At the Midwest Automotive Media Association Spring Rally back in May, Nissan sponsored one of the meals for the gathered journalist members and manufacture representatives. They used their spotlight to announce the results of a survey they conducted regarding the state of the automotive industry and the millennial market.
I know I talked about trying not to miss a thing, but I missed a lot due to my prolonged illness and cascade of complications. This just happened to be one of those things I missed…
At the Midwest Automotive Media Association Spring Rally back in May, Nissan sponsored one of the meals for the gathered journalist members and manufacturer representatives. They used their spotlight to announce the results of a survey they conducted regarding the state of the automotive industry and the millennial market.
Nissan stated that 8 out of 10 millennials would prefer a sedan for their next automobile than anything else. For those of us who grew on sedans, this is astounding news.
This also changes the narrative. We have been seeing the trend towards SUVs than sedans, prompting some manufacturers to roll back offering vehicles that were lower to the ground and equipped with a trunk in the back than a lifted family conveyance that achieves less fuel efficiency on average. In other words, sedans are far from dead because the next generation would want one.
We talk about trends. We talk about how these ebbs and flows of design and consumer demand continues to dictate product development. Yet, the struggle to meet the demands of generational consumers is not a cost-effective one. It is no longer the case of building a car and hope people will buy one because of the name and reputation.
This development of consumer preference among millennials is refreshing. At first, studies show that they were about to reject the automobile altogether. That result came from young people in urban settings, which represented another trend we also fell for. The truth is that suburban and rural youth still want automobiles because of various reasons, including the lack of public conveyances available when they are needed.
Over the past few years, app-based riding-haling services have increased in suburban areas. The need for drivers working these areas also mean acquiring automobiles to do this work. Plus, there is no way you’re going to take the automobile away from exurban and rural folks.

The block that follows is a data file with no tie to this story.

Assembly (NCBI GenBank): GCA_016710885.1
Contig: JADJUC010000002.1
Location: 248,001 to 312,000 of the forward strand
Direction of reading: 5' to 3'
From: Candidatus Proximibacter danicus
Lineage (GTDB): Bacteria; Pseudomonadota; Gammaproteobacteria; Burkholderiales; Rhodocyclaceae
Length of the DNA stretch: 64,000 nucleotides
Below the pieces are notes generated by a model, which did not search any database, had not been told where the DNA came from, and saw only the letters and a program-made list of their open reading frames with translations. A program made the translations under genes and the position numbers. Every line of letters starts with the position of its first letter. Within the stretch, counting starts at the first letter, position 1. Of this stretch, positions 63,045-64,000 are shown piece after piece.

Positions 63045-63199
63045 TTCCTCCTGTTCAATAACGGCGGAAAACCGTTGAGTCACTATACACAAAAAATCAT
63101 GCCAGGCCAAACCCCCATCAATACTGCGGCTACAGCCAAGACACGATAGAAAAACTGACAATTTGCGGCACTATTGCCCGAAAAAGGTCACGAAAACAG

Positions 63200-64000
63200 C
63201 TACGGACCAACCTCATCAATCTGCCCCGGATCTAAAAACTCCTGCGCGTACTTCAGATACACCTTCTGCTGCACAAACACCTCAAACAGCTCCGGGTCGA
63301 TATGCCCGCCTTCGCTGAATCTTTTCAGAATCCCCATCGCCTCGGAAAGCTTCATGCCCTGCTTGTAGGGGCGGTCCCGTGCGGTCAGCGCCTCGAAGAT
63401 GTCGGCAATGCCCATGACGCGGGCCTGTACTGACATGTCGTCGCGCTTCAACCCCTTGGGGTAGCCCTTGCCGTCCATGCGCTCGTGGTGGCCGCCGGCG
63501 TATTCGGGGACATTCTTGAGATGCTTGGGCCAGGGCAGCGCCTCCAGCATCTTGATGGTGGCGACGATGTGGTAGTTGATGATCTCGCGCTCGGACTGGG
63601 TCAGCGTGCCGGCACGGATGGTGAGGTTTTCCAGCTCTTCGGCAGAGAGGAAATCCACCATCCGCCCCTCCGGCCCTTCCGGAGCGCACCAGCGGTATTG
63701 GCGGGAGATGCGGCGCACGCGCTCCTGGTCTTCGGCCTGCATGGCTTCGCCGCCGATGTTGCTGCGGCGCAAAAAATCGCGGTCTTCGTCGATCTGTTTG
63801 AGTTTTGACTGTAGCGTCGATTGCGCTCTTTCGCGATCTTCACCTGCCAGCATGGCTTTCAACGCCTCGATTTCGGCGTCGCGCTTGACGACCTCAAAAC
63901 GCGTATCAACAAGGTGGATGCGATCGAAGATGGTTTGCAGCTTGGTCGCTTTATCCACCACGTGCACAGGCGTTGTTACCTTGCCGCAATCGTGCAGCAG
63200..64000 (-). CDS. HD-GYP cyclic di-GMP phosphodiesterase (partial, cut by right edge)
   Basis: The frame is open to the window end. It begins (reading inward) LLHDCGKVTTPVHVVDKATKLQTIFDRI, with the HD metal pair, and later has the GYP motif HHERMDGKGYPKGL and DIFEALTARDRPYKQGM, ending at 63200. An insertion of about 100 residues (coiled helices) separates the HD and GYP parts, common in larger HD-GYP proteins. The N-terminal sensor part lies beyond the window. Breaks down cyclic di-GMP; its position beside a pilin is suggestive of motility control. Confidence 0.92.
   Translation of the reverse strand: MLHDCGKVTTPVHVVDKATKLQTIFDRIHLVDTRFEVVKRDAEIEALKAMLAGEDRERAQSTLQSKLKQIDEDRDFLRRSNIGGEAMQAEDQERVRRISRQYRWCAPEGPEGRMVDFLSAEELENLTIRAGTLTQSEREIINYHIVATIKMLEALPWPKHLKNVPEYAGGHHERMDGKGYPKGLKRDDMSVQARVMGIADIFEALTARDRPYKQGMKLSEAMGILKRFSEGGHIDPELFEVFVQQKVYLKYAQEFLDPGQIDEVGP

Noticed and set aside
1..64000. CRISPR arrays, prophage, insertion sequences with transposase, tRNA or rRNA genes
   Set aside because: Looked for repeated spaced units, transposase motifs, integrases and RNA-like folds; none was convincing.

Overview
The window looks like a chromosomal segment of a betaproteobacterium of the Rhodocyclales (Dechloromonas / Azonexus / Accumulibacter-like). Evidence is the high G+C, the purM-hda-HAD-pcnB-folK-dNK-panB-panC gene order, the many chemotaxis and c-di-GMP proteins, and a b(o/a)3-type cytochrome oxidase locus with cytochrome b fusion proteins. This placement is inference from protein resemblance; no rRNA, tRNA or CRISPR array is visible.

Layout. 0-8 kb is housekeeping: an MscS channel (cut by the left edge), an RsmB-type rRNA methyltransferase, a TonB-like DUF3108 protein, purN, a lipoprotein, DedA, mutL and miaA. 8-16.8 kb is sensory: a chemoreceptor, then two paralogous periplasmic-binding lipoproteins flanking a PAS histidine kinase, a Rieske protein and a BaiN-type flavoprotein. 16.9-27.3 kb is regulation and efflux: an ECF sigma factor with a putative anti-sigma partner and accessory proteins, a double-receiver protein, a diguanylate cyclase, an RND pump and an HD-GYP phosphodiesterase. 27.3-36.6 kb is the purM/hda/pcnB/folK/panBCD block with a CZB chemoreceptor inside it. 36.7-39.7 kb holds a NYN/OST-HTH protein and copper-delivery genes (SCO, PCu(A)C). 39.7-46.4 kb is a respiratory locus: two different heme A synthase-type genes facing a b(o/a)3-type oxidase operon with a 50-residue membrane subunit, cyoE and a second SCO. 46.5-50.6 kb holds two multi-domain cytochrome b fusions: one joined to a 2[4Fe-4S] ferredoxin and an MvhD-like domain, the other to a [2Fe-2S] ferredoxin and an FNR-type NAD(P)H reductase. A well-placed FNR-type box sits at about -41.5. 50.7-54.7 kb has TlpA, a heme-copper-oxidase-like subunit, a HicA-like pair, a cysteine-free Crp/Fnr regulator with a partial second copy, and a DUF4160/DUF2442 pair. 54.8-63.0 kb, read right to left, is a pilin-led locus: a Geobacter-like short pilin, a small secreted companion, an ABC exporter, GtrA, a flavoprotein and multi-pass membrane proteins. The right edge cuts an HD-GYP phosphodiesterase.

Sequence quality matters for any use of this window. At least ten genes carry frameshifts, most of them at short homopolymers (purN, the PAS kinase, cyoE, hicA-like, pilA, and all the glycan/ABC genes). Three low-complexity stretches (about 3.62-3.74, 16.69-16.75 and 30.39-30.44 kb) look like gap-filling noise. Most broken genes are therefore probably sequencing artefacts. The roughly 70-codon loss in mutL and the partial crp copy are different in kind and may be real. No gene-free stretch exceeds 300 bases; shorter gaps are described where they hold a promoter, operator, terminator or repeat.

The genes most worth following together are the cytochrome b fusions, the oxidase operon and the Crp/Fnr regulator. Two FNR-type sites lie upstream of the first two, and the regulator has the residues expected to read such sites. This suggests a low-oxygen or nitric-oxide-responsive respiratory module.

Now, this survey about sedan preference affirms that a few manufacturers have made a grave mistake. There is no need to name those have made that mistake, but one would wonder if a millennial would go to their showrooms and find that there nothing for them to buy. This creates an opportunity for a manufacturer that still offers a full range of sedans to secure that demographic and create a relationship towards brand/OEM loyalty.
I know that using the word "loyalty" in relationship to millennials is a far-fetched idea. It could happen. I have faith that it might.
Perhaps millennials who are preferring sedans are seeing something we’re not. Or, will have completely different ideas of what their lives are going to be like once they get into their 40s with their careers in full flight. That is one problem about demographics: The absence of taking under consideration individual trends and paths only to concentrate on mass movements of humanity.
Generational demographics also do not take in consideration cultural differences among individuals within the mass group. You can break that down further into subgroups based on gender, ethnicity, race, sexual orientation, ability, and so forth. The idea that there is a throughline that denotes a "trend" could be valid only if you acknowledge the variables based on subgroups within the greater demographic that validate the data presented.
I spell these challenges out not because I'm questioning every generational survey out there. Maybe, I was trying to find validation of Nissan's findings that validate their product strategy in offering a full line of sedans to their customers. Rather, to validate a way to chastise those manufacturers who have ended production of their sedans for the sake of selling more SUVs instead.
Granted, some sales figures provided evidence of some manufacturer’s strategies regarding trading sedans for SUVs. In one company during 2018, their USA sales figures showed that per one sedan/hatchback/wagon unit lost, they got that unit back with the sale of an SUV. It was a tradeoff that continues to trend at some manufacturers.
However, Nissan's survey has a point. Sedans are designed for a level of practicality that could be seen as limited to some but offer plenty of advantages over similarly priced SUVs. Better fuel economy, for starters. Easier access to controls, as another. A lower center of gravity, which helps in terms of maneuverability and handling overall. And, I’m just scratching the surface here.
To erase the sedan from history is a form of revisionism will hurt the consumer in terms of choice. If Nissan is correct, they should have a steady stream of customers for their new Versa sedan, along with the Altima and Maxima. Nissan also has the position where they do have a lineup of SUVs for customers to choose between them and a comparable sedan. This is a luxury that a majority of manufacturers have right now.
Is Nissan correct with the result of their survey towards Millennials preferring sedans over SUVs? Or, do you think this a bunch of hot air? I don’t know about you, but I rather see a full lineup of both sedans and SUVs. After all, customers will choose either way.
Photo by Randy Stern